# degree of minimal polynomial of $\alpha$ is same as degree of minimal polynomial of $\sigma(\alpha)$

Suppose $L$ is a splitting field of $F$ and let $f(x)$ be an separable irreducible polynomial in $F[x]$. Let $\sigma \in Aut(L/F)$ then we know that if $\alpha$ is a root of $f(x)$ then $\sigma(\alpha)$ is also a root of $f(x)$. Does it imply that degree of minimal polynomial of $\alpha$ is same as degree of minimal polynomial of $\sigma(\alpha)$?

Or $L$ is required to be Galois Extension of $F$?

• You mean $L$ is a finite extension of $F$ and is the splitting field of some separable polynomial $P \in F[x]$. In that case $L/F$ is Galois. – reuns Feb 1 '17 at 3:41

In general $\alpha \in \overline{F}$ but $\alpha \not \in L$, so with $\sigma \in Aut(L/F)$, $\sigma(\alpha)$ only makes sense once you extended it to an automorphism $\sigma \in Aut(\overline{F}/F)$ (view $\overline{F}$ as a field extension of $L$, so as a $L$-algebra, onto which the action of $\sigma$ is obvious)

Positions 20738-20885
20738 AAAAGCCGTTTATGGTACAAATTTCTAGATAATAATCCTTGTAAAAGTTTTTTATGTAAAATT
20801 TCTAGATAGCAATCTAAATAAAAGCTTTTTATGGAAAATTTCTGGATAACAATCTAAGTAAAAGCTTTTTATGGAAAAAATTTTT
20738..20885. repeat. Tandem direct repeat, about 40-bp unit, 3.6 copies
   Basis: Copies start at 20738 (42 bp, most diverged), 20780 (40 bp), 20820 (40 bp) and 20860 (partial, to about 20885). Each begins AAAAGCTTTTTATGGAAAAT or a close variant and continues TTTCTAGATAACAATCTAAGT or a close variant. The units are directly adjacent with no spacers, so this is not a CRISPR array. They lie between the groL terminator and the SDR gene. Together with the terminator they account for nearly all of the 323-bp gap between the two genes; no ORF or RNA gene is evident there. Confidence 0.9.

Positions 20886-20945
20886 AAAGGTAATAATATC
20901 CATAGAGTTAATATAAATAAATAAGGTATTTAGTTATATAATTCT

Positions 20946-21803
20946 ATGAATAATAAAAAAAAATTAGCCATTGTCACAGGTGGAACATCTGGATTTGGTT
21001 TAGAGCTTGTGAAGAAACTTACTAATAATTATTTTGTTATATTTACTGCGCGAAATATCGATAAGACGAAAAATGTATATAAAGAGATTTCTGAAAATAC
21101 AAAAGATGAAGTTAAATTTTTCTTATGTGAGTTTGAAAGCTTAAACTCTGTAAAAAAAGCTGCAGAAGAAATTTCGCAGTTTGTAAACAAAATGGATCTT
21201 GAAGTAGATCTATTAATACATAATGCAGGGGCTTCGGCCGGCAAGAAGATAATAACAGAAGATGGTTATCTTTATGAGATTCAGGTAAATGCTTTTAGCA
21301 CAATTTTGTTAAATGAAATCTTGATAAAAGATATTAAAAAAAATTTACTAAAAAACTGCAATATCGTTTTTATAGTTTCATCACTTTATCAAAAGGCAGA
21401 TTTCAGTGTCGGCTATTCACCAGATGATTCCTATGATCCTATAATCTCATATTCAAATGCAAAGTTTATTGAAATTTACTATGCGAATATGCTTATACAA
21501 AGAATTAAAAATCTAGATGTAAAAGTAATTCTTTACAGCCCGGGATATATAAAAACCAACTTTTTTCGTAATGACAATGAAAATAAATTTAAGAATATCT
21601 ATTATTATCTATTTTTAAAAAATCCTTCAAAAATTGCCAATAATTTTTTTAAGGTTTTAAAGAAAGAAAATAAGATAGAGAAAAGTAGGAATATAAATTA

Once this is done $f(\sigma(a)) = \sigma(f(a))= 0$, and $h \in F[x], h(\sigma(a)) = 0 \implies h(a) = h(\sigma^{-1}(\sigma(a))) = \sigma^{-1}(h(\sigma(a)) = 0$ so that $deg(h) < deg(f)$ would contradict the minimality of $f$
• You have not used separability anywhere. And presumably you are meant to assume $\alpha\in L$. – Eric Wofsey Feb 1 '17 at 4:11
• @EricWofsey Yes, indeed I wanted to write something about $\prod_{\sigma \in Gal(L/F)} (x-\sigma(a))$ but I deleted it. – reuns Feb 1 '17 at 4:55